3rd, the first murder state. The combination of the stat effected movement simulation and targeting's system this is the second make or break point. Making the characters' passive/active targeting will be very very difficult.. for me. As the title implies the targeting code is how the murder selects their victim, this section will work off an expanded build of the first mechanics, expanding the stat and other variables so the game simulates the nature of the murder and the state of the crime scene. This section will eventually decide things like opportunity, weapons available, if there was a struggle, the number of clues left behind, and most importantly the imprint those instances left on the other characters. Which brings us to...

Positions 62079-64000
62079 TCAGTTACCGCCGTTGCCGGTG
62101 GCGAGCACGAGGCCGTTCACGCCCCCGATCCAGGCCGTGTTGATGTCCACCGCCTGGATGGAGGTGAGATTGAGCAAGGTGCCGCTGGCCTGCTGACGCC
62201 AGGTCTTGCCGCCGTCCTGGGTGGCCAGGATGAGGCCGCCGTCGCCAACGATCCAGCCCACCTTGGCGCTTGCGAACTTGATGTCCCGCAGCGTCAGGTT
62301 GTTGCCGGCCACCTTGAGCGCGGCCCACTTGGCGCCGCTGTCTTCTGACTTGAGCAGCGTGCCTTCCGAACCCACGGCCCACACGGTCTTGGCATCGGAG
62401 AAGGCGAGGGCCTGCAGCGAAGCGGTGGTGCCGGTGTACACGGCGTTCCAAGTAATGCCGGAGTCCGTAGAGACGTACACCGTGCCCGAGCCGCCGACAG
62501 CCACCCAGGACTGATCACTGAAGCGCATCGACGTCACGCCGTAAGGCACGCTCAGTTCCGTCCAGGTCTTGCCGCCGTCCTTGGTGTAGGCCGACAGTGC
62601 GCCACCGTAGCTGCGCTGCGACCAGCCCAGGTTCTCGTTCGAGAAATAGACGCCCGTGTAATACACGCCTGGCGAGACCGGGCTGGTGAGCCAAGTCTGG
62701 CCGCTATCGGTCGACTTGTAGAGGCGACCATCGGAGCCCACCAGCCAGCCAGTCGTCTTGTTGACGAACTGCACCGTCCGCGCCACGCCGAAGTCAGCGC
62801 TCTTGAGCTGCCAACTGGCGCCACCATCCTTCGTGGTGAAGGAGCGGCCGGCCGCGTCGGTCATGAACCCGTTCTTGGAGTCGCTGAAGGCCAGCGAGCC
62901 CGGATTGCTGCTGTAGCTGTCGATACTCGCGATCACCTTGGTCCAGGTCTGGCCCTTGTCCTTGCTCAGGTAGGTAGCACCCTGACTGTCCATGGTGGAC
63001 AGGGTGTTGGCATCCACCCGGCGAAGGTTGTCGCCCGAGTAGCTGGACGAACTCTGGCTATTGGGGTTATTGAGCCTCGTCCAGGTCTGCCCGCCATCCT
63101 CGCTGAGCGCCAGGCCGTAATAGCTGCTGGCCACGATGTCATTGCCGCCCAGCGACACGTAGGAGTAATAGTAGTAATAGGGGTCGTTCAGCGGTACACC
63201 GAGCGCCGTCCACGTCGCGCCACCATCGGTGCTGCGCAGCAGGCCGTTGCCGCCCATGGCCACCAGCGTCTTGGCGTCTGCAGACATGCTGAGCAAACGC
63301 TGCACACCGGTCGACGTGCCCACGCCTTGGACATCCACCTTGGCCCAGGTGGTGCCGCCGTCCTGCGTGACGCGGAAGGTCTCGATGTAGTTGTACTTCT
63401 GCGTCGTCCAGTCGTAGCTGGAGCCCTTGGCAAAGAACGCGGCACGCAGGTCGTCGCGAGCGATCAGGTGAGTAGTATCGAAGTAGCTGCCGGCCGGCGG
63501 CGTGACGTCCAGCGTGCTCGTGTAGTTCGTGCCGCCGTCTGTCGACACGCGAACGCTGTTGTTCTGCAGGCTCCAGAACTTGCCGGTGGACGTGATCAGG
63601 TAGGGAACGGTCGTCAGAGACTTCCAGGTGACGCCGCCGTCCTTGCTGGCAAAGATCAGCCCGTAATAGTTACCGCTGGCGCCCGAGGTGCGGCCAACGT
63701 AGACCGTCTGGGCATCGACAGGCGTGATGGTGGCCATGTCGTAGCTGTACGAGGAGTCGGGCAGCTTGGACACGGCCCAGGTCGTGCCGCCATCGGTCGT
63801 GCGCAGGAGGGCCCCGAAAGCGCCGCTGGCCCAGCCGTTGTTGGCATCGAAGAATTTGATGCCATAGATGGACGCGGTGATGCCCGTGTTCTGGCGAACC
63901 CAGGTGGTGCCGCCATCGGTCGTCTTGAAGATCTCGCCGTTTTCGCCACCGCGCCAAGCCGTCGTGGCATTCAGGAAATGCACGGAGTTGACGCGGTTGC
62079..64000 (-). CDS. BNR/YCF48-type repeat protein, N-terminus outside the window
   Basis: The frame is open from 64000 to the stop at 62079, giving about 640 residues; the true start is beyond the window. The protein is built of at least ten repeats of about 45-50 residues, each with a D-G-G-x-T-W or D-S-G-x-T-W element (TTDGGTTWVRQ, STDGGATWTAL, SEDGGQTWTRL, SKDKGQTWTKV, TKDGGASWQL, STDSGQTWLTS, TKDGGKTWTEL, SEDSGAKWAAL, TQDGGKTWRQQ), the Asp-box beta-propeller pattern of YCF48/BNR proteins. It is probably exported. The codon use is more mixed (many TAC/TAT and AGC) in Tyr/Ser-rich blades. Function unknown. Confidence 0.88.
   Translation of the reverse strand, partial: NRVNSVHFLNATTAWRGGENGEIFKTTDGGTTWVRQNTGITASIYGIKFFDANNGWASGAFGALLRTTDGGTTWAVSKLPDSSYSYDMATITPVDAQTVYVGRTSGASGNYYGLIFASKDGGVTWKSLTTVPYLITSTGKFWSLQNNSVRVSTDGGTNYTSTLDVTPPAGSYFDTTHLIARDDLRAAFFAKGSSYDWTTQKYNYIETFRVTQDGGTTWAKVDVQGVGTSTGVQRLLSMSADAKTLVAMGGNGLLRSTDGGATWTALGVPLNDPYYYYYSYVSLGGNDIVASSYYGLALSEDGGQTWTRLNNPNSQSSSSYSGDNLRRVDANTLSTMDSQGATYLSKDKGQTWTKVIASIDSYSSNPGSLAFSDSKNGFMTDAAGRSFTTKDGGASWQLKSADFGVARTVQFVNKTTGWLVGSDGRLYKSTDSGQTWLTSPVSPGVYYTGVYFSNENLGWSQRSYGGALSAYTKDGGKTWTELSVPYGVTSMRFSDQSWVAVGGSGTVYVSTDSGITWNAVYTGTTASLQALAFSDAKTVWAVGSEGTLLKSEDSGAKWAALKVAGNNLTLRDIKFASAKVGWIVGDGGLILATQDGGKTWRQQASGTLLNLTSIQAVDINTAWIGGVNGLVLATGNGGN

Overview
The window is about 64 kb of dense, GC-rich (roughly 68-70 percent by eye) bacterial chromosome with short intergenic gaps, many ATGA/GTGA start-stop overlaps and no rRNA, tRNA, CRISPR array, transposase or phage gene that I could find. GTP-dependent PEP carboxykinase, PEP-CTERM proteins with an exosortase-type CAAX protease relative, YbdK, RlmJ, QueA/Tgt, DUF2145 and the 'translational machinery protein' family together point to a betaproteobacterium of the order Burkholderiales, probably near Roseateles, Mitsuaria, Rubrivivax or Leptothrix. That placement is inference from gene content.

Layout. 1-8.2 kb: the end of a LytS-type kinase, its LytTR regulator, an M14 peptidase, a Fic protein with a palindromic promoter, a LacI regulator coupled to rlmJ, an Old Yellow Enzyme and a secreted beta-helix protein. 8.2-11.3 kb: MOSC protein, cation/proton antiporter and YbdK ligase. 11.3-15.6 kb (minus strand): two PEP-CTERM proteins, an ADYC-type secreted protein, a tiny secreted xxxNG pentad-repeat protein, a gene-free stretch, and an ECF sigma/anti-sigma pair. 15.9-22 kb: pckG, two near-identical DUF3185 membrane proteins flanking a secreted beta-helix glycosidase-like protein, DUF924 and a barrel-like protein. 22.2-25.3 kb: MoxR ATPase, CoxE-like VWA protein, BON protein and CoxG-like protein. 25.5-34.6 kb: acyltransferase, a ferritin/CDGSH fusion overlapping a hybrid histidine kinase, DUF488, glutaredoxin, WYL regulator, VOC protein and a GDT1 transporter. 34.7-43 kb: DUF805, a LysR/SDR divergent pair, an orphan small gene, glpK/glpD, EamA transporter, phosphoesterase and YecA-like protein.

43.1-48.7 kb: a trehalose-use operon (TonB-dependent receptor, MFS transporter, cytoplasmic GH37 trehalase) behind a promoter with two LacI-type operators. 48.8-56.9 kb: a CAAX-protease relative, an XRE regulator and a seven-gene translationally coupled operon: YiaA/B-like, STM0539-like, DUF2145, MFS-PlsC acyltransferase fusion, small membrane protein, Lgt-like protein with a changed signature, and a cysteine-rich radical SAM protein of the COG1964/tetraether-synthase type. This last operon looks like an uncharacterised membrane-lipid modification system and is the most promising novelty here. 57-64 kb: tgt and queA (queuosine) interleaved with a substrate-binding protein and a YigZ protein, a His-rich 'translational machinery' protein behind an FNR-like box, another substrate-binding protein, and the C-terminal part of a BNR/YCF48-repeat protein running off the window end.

4h, claim dialogue, or better named, claim and counter claim instances. Here is where things get tricky and where my abilities with verbcoin make or break the game, each of the characters will have to have a storage system, exposure to fact states(clues) will allot them with a build of claims. Which with their passive/active targeting will organize how the AI responds to player input. This is the real meat and potatoes of the game. As the player picks up clues dialogue options are opened and they are able to 'build a case' against the npcs to decide which one they think is the murder. But dependent on the clues the npcs will be exposed to a different set of possible 'cases' and possibly against different characters, even yourself. I'm going to have to figure it so that the AI knows to respond, shifting blame(active targeting) to the claim that npc has unlocked and discrediting the claims of those it hasn't come to trust (passive targeting). This is going to be all very complicated, and in this early stage very imbalanced, broken. Which is why I'm going to need more effecting how the npc's make their decisions, how they notice features and build their clue/claim database.